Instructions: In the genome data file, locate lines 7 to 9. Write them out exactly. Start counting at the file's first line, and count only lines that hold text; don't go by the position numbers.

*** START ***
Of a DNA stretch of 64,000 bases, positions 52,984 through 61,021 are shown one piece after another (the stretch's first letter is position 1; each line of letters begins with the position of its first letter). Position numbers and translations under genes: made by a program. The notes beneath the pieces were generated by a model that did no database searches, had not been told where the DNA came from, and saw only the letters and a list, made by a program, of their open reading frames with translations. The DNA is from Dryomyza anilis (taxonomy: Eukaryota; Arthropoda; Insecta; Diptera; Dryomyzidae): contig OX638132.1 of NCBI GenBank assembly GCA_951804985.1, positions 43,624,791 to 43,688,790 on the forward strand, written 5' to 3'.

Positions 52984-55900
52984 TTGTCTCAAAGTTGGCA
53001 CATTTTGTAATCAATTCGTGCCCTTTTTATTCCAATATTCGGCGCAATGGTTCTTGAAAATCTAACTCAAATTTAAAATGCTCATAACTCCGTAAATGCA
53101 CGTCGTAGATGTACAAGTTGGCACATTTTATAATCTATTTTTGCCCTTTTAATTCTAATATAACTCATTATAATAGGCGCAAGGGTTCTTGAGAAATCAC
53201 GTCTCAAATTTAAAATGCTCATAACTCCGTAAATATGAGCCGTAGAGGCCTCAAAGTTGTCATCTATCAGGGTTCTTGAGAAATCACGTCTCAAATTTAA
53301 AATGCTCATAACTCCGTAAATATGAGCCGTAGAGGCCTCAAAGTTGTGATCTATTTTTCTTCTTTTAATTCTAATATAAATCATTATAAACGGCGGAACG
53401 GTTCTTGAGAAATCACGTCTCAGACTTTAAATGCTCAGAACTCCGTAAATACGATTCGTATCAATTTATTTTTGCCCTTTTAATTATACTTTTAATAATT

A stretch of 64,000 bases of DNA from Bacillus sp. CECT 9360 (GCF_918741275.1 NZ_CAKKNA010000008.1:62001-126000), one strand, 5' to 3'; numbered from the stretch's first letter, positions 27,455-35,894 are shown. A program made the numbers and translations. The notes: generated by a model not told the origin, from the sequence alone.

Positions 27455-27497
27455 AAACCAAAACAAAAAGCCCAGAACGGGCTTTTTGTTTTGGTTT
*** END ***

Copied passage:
53301 AATGCTCATAACTCCGTAAATATGAGCCGTAGAGGCCTCAAAGTTGTGATCTATTTTTCTTCTTTTAATTCTAATATAAATCATTATAAACGGCGGAACG
53401 GTTCTTGAGAAATCACGTCTCAGACTTTAAATGCTCAGAACTCCGTAAATACGATTCGTATCAATTTATTTTTGCCCTTTTAATTATACTTTTAATAATT

A stretch of 64,000 bases of DNA from Bacillus sp. CECT 9360 (GCF_918741275.1 NZ_CAKKNA010000008.1:62001-126000), one strand, 5' to 3'; numbered from the stretch's first letter, positions 27,455-35,894 are shown. A program made the numbers and translations. The notes: generated by a model not told the origin, from the sequence alone.